This article and the accompanying algorithms are intended to guide practitioners through the series of steps necessary to confirm the presence of hematuria, localize the source of the RBCs, and identify the specific cause.
A quarter-century ago, analysis of uroliths removed (usually by surgery) was optional. In fact, rather than have the stones analyzed, some veterinary practitioners gave them to their clients as a topic of conversation. What about today? Is it an acceptable standard of practice to give stones retrieved from the urinary tract to owners without knowing their composition? What would be your response to a physician who gave you stones retrieved from your urinary tract? Believe it or not, we have received uroliths for analysis formed by our veterinary colleagues that were given to them by a physician. Of course, we did not perform the requested analysis because we did not want to cross the line of practicing medicine without a license. Instead, we sent them to a laboratory licensed to provide that service.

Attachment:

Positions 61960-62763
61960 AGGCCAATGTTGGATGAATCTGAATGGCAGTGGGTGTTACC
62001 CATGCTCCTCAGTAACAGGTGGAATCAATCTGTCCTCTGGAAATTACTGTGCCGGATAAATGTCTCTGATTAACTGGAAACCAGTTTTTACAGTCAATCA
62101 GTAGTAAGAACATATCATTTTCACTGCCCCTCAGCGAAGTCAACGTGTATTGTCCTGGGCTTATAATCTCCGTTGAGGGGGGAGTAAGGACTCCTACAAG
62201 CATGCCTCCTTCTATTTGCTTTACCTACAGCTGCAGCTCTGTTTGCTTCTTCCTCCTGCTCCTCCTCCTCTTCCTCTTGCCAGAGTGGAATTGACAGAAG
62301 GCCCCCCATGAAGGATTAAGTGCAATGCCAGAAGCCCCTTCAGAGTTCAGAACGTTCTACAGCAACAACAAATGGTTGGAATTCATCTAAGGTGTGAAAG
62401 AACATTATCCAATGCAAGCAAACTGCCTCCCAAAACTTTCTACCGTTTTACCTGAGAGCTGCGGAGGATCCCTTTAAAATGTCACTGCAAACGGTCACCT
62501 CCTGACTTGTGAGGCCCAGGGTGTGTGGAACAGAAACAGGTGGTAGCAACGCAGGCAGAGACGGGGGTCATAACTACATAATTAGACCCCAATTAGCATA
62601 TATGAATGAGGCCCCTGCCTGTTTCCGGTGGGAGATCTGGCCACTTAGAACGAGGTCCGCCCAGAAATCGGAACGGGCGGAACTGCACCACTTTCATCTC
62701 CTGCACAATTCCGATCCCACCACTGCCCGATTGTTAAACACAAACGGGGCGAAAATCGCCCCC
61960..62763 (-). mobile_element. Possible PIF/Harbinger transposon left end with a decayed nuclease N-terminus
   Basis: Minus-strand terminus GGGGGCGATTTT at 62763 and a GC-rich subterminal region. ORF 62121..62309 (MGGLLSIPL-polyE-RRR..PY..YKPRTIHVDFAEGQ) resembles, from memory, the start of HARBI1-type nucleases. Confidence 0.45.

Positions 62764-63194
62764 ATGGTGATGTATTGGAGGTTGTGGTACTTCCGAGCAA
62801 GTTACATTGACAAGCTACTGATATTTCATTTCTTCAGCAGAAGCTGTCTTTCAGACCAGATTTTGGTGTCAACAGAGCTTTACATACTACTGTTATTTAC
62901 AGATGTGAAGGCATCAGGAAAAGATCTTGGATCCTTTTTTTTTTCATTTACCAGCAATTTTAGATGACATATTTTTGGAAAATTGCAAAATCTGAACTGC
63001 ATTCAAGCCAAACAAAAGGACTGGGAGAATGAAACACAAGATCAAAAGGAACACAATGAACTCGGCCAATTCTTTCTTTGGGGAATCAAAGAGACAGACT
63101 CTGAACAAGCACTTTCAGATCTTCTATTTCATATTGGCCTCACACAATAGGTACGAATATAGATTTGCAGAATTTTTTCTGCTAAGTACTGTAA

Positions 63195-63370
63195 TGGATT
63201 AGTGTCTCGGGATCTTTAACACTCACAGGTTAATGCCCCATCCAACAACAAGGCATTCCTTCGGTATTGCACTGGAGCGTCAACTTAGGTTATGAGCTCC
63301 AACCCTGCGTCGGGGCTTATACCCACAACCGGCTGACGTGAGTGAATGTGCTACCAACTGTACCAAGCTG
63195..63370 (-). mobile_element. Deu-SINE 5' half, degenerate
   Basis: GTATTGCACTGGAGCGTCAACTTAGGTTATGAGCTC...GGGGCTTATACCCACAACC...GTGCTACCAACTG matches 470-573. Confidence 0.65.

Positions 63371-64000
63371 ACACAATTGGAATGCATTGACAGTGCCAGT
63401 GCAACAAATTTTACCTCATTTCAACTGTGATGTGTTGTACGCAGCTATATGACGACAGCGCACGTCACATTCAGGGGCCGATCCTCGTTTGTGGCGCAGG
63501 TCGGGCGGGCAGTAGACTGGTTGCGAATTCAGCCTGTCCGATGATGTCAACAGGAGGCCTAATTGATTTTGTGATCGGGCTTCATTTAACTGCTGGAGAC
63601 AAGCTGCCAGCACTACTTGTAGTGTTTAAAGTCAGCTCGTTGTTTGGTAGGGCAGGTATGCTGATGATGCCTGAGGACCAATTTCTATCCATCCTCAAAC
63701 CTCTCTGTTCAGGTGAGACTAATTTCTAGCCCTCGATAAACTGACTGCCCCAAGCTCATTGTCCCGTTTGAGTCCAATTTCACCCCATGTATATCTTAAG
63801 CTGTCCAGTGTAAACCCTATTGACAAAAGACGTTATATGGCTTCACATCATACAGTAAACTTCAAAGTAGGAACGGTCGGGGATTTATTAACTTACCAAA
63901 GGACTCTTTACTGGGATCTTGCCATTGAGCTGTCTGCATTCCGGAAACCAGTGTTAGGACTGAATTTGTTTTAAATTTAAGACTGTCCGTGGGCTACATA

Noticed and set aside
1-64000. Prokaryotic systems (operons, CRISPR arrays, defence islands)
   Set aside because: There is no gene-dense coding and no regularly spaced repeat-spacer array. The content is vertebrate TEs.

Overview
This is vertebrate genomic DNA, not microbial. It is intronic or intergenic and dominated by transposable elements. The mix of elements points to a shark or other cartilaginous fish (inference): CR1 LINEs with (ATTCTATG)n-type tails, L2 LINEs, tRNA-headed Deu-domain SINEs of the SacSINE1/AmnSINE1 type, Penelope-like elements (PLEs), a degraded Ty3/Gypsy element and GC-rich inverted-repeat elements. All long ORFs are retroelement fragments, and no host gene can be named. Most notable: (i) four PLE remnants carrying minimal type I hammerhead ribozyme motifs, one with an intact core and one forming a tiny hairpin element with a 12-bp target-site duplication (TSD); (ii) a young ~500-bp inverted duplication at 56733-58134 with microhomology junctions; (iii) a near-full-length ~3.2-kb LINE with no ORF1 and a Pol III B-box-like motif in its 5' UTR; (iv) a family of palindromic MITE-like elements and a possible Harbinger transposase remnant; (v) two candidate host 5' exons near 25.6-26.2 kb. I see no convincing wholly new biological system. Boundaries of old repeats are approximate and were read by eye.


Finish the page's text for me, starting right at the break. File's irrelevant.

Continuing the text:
Urinalysis is one of our most important clinical diagnostic tools. Unfortunately, most diagnostic reagent strips used to perform routine urinalyses in veterinary laboratories have been designed for human use.
Knowledge of urolith composition is important because contemporary methods of detection, treatment and prevention of the underlying causes of urolithiasis largely depend on knowledge of urolith composition.
Definitively diagnosing canine hyperadrenocorticism (Cushing's disease) can be exceptionally difficult because nonadrenal illness can affect the test results. However, I think that the urine cortisol:creatinine ratio (UC:Cr) serves an invaluable role in ruling out canine Cushing's disease since a dog with a normal UC:Cr almost assuredly does not have Cushing's disease.